Most of you are familiar with the twelve-steps of Alcoholics Anonymous and other groups patterned after it. The twelve step programs all begin with an affirmation that a person is powerless and a belief that a higher power could restore the person. A decision is needed to turn one’s life over to God. Then a moral inventory is made. A time is set aside to admit to God and another human being the exact nature of wrongs done with a willingness to let God remove those defects and shortcomings. This is consistent with the message of the Scriptures to return to the Lord, to confess one’s sins to God and receive the forgiveness which God promises to those who believe.

But the twelve steps do not stop with confession to God and our Christianity should not either. Jesus tells us, “If you forgive others their trespasses, your heavenly Father will also forgive you; but if you do not forgive others, neither will your Father forgive your trespasses.” He taught us to pray, “Forgive us our trespasses, AS we forgive those who trespass against us.” This is pretty scary stuff—we are called to ask forgiveness of those we have wronged and to forgive those who wrong us; as Jesus said, even seventy times seven we are called to forgive. Step eight reads: Make a list of all persons you have harmed, and become willing to make amends to them all. Step nine: Make direct amends to such people whenever possible, except when to do so would injure them or others. Step ten: Continue to take a personal inventory and when wrong promptly to admit it.

Millions have been freed from addiction by twelve step programs such as A.A. or N.A. We can all be freed from the burdens of our past by forgiveness—the forgiveness we receive from God and the forgiveness we give and receive from each other. Leonard Felder explains in A Fresh Start :

“If you have someone from your past with whom you have never been able to resolve your differences or express your feelings of love or anger, now is a good time to start. There is nothing more cleansing,” he writes, “than working through your feelings towards someone whose impact on your life is still being felt. You don’t need to carry your conflicts with this person forever. Healing the hurt inside can free you.”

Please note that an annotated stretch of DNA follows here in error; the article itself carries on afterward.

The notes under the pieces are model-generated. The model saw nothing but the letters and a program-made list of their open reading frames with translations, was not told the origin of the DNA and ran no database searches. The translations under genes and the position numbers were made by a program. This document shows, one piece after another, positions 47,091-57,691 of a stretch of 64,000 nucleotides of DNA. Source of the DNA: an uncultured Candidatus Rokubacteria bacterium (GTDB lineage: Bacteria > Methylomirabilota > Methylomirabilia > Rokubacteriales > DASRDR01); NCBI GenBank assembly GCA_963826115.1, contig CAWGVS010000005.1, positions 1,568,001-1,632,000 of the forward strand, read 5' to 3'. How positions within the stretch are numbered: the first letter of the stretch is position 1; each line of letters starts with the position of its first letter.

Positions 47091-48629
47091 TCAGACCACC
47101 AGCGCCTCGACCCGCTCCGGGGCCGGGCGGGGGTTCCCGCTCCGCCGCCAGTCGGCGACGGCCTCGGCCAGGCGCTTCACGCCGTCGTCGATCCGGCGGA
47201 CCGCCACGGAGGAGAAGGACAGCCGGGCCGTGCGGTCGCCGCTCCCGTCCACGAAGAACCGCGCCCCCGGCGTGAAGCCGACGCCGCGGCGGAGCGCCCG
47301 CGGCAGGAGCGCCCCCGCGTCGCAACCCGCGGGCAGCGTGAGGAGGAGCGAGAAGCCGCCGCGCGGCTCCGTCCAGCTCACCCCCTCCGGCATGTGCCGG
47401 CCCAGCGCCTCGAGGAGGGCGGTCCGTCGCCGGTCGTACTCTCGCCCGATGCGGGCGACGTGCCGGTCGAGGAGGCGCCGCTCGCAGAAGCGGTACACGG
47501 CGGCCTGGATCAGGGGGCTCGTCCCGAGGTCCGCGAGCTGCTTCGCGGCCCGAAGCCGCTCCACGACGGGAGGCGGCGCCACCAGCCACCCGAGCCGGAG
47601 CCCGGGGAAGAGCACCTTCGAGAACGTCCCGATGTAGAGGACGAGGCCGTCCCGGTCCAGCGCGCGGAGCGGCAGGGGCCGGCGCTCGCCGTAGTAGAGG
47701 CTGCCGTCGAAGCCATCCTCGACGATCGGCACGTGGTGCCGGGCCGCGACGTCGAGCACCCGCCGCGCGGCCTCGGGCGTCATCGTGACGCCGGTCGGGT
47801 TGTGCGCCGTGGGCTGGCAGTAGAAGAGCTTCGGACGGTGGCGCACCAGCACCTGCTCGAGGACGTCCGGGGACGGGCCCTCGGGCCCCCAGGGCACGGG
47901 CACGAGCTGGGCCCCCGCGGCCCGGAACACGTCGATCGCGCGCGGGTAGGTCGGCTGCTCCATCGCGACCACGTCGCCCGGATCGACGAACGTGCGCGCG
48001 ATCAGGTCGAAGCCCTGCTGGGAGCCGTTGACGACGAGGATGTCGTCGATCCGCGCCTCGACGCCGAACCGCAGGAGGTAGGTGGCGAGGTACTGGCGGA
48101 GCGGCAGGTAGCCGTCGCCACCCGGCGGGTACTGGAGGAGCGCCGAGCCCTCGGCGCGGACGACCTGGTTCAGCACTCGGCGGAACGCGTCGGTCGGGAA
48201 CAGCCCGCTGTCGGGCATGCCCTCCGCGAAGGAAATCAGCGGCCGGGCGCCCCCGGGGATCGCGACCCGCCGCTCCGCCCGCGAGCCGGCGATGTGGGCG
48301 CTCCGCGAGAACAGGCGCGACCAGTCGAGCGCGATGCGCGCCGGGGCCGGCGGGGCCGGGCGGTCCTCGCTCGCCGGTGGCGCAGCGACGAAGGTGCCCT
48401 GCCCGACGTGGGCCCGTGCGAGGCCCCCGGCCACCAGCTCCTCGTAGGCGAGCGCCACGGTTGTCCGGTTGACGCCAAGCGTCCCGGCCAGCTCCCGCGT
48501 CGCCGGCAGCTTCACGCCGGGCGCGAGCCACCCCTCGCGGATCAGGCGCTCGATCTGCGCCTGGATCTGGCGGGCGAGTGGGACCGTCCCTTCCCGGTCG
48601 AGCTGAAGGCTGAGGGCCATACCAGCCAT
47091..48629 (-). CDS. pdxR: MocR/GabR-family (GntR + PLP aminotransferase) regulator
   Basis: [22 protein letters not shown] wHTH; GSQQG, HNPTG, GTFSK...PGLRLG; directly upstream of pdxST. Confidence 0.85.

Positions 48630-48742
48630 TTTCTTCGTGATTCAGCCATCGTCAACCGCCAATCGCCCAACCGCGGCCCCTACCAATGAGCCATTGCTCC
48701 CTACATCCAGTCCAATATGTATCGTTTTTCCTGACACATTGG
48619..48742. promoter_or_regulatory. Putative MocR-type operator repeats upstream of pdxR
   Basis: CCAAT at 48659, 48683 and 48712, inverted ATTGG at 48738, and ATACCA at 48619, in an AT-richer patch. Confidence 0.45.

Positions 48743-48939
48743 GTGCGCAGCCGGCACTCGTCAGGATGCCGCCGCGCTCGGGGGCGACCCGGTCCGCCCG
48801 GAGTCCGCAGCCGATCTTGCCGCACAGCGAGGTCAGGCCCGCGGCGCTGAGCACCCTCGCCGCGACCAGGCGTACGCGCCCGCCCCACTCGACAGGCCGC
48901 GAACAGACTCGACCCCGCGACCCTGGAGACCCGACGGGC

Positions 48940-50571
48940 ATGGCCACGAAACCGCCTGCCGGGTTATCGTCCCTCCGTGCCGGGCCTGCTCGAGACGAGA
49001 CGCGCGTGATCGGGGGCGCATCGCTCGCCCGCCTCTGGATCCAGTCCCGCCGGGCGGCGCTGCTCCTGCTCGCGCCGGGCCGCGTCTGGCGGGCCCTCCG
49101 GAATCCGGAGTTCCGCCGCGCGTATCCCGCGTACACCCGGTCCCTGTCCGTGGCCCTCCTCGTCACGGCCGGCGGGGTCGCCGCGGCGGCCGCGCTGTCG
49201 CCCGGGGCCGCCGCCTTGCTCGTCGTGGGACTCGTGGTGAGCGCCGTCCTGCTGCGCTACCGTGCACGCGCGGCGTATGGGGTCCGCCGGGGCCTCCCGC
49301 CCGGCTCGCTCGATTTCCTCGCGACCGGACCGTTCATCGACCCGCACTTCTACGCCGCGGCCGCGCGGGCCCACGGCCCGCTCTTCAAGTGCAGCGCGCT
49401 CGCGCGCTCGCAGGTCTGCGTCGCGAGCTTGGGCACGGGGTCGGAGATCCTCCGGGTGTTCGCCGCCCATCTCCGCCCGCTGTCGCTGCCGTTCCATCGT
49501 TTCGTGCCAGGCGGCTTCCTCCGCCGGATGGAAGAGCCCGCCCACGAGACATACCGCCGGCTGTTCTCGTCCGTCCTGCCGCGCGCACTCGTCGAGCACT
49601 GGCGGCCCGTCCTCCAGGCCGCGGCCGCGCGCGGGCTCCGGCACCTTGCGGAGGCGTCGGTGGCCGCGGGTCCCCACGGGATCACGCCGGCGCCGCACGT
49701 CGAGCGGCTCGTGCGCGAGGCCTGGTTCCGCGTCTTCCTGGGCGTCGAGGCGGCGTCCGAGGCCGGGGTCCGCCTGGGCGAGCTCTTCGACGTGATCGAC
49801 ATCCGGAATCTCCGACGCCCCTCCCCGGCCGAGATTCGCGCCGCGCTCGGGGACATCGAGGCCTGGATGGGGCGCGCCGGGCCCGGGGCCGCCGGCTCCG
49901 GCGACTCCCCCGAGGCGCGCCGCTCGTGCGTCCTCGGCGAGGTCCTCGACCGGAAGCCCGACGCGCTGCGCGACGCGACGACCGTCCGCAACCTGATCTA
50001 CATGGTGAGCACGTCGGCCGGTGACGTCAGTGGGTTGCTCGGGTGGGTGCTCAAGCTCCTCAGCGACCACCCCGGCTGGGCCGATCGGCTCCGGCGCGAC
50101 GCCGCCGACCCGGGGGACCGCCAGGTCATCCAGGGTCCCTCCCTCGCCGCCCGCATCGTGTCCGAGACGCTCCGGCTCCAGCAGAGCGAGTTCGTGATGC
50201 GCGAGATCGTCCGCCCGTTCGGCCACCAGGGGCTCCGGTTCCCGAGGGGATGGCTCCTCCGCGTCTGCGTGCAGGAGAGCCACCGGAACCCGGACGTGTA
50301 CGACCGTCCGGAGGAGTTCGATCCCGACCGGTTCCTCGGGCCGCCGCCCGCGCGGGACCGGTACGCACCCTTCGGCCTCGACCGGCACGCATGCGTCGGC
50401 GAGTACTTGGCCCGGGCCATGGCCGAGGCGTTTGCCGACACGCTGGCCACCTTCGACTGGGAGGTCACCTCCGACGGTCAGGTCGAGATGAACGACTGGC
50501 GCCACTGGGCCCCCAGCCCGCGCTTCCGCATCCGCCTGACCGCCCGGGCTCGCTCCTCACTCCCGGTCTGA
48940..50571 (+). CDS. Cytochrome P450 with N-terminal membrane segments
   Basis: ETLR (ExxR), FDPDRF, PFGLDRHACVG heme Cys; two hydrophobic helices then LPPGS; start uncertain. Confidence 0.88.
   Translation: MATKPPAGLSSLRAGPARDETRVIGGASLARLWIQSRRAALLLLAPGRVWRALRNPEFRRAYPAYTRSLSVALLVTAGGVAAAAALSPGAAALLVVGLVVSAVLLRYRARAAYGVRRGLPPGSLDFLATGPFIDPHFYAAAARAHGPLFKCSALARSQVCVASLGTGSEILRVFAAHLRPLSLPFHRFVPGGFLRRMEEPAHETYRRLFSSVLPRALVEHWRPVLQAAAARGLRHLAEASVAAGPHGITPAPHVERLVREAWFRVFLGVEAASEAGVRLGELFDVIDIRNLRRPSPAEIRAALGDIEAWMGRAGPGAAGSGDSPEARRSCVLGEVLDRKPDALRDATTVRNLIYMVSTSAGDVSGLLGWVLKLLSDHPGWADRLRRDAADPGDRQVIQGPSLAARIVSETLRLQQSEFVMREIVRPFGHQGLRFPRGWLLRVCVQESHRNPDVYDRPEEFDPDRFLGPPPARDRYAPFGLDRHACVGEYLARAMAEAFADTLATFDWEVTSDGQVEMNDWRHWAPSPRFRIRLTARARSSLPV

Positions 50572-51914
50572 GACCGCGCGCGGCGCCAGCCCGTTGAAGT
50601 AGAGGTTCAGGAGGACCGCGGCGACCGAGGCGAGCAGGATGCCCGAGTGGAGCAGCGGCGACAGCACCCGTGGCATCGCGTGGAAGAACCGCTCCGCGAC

As one man said in Bible study this week, “When I can’t forgive someone, I turn it over to the Lord and ask Him to take care of it.” We can let God take care of retribution; better we should ask for the power to forgive and the strength to move on in our own lives without the poison of bitterness or the weight of a grudge. The authors of the book To Forgive is Human —Michael McCullough, Steven Sandage and Everett Worthington—suggest,

“Hate and not forgiving are like addiction.
They make us feel better immediately,
but in the long run they destroy.
They have as much control over us as prison bars.”

The heart of the Christian message is the proclamation of forgiveness of sins. Huston Smith, the scholar of world religions, considered the unique, distinctive characteristics of the various faiths. When he got to Christianity, Smith simply said, “Forgiveness, forgiveness of enemies. This is the very strange notion that makes the teaching of Jesus distinctive.”

We are forgiven through the death of Christ. We receive that redemption through faith and then we live out our calling through forgiving and being forgiven. St. Ambrose, bishop of Milan who lived in the fourth century said, “I will not glory because I am righteous, but I will glory because I have been redeemed. I will not glory because I am free from sin, but because my sins are forgiven.” We forgive the trespasses of others and we are promised that God will forgive us.

One woman whose husband recently died told me that he had had everything organized and planned—except he hadn’t cleaned out his drawers. I don’t know that I will ever get my house in order enough to clean out my drawers, discard books that I haven’t read in years or donate to charity clothes that no longer fit. This man had planned his funeral service years ago; I haven’t given any thought to mine. But we get our house in order by making amends with those whom we have wronged and forgiving those who wrong us. We are ready for our life’s end, whenever it comes, by confessing our sins to God and receiving forgiveness through Christ. We are alert to the signs that the end is coming. We are not worried or burdened—for the end of our story is our salvation. “When these things begin to take place, stand up and raise your heads, because you redemption is drawing near.” Amen.

Copyright 2006, James D. Kegel. Used by permission.